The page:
X_calib = X_train.numpy()
n_batches = X_calib.shape[0] // batch_size
numpy_model = NumpyModule(model)
post_training_quant = PostTrainingAffineQuantization(3, numpy_model, is_signed=True)
quantized_module = post_training_quant.quantize_module(X_calib)

q_calib = QuantizedArray(3, X_calib)  # compute the quantizer of the calibration data
q_calib.update_values(X_test.numpy()) # apply the quantizer to the test data
q_input = q_calib
q_x = q_input

q_act = {}
for layer_name, layer in quantized_module.quant_layers_dict.items():
    q_x = layer(q_x)
    q_act[layer_name] = q_x

Histograms (for the one time it worked):


After compile_torch_model outputs are distributed as follows (left: y_pred = model(X_test), right: quant_model_predictions = quantized_compiled_module(X_test_numpy) )

image image

Looks better (? :slight_smile: )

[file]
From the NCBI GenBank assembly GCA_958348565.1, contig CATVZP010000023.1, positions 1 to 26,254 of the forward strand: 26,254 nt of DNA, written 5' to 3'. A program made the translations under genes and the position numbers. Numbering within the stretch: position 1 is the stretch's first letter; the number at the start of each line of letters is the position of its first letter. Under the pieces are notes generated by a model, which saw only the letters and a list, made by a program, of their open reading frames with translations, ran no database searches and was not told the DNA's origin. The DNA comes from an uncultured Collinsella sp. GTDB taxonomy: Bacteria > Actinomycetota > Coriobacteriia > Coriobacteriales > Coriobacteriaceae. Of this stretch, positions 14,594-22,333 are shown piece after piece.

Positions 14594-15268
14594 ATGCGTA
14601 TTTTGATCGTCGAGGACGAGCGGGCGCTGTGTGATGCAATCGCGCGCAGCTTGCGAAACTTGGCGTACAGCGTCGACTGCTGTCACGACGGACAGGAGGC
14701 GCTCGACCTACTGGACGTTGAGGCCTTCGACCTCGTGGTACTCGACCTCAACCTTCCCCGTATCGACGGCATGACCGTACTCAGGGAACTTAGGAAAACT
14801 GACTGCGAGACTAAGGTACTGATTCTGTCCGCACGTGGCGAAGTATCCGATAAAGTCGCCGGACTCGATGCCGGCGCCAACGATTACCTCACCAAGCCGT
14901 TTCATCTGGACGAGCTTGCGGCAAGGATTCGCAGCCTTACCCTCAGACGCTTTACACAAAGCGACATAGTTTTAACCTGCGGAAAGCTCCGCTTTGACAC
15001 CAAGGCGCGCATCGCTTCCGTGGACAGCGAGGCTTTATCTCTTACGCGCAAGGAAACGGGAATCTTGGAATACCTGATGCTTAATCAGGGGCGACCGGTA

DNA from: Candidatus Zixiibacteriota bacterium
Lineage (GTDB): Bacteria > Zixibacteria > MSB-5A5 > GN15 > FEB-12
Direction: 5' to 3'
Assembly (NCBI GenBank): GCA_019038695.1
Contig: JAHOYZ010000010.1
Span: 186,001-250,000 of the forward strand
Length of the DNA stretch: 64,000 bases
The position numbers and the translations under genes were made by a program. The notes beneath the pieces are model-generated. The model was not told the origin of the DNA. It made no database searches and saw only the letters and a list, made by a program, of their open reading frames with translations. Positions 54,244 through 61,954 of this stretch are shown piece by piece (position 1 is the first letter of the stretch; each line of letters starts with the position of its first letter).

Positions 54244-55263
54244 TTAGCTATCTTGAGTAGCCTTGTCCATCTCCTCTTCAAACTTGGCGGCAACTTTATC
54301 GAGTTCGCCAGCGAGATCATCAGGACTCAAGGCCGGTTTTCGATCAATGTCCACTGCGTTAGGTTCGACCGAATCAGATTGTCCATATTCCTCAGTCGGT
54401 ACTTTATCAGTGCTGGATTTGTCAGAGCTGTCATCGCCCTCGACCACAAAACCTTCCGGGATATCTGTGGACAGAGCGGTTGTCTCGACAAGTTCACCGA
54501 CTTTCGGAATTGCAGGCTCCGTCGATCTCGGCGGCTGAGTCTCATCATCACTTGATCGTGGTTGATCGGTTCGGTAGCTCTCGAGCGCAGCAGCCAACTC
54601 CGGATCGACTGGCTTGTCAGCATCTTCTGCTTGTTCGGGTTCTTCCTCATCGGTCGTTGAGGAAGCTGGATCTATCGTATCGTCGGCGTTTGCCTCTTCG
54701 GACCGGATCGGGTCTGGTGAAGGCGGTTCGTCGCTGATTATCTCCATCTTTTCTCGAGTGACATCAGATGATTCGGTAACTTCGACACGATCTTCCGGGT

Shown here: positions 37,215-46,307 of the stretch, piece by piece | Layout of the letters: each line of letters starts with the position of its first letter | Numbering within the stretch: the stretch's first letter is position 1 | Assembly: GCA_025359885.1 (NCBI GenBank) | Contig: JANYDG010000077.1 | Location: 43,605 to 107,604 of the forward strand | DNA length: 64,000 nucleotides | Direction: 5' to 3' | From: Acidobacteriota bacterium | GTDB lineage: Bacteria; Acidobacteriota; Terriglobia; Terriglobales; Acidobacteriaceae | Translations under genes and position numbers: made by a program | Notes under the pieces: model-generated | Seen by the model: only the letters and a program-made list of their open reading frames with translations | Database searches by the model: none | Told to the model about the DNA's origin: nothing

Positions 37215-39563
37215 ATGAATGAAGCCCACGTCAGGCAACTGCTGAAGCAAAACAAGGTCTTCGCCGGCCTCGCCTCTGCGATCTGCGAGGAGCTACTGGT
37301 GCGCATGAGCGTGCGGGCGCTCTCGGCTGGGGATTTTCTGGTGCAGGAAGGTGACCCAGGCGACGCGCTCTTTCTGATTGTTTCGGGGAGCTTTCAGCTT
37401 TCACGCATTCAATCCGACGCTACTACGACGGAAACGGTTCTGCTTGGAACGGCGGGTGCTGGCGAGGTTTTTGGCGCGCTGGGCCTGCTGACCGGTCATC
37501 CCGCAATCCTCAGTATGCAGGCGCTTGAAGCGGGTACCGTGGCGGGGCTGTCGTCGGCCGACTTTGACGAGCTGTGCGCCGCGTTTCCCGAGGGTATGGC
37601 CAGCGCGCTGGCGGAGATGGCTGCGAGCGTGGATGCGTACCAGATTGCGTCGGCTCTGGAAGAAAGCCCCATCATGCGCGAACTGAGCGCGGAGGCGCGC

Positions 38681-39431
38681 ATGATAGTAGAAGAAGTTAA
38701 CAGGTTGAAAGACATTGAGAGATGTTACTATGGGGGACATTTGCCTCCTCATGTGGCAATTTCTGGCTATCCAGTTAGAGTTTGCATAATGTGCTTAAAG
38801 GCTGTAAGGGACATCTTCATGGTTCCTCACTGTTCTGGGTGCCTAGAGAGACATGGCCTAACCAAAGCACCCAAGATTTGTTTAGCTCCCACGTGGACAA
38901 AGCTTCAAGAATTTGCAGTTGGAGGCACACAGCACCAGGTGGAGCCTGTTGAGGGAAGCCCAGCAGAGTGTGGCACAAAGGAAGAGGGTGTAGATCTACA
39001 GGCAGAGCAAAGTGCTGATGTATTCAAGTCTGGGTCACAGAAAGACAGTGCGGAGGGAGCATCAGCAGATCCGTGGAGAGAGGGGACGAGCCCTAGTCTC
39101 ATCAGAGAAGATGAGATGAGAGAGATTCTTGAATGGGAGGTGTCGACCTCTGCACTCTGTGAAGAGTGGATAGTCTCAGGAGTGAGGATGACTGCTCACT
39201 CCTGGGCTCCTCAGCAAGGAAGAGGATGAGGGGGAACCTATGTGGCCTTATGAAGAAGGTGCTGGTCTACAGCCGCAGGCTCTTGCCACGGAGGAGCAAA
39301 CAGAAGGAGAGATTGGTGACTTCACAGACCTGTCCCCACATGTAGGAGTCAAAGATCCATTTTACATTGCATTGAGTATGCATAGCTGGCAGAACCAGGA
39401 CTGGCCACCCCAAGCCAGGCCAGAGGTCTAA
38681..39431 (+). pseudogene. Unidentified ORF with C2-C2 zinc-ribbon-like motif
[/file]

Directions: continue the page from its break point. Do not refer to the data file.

Some questions from my side:

  • X_calib can be anything, right? If X_calib = X_test, q_calib wouldn’t change after the update, but it is good practice to separate them!?
  • I understand that quant_model_predictions = quantized_compiled_module(X_test_numpy) does not run FHE inference, but it DOES run inference in quantized (clear), right?
  • What is the preferred data set for compile_torch_model? X_test? X_calib?

Hi Martin,

Thank you very much for your feedback! I think your current version has encountered the limitations we experience with this very early version of Concrete-Numpy and that you are getting the correct results from the quantized model.

Your modification of the data should simplify the learning problem, but this does not impact the quantization. Two things impact the compilation making it work or fail:

  • When doing multiply-accumulate (each neuron in the network will do a sum of weight * activations) the accumulator must be at most 7bits wide. You are quantizing to 3 bits. Therefore you can afford to have a maximum of 2 connections per neuron, in the worst case scenario of all weights=2^3-1. This scenario of course won’t work for your network with 4 inputs, unless you have lucky values for the weights (low values or some zeros). But for regression the weight distributions are not so lucky.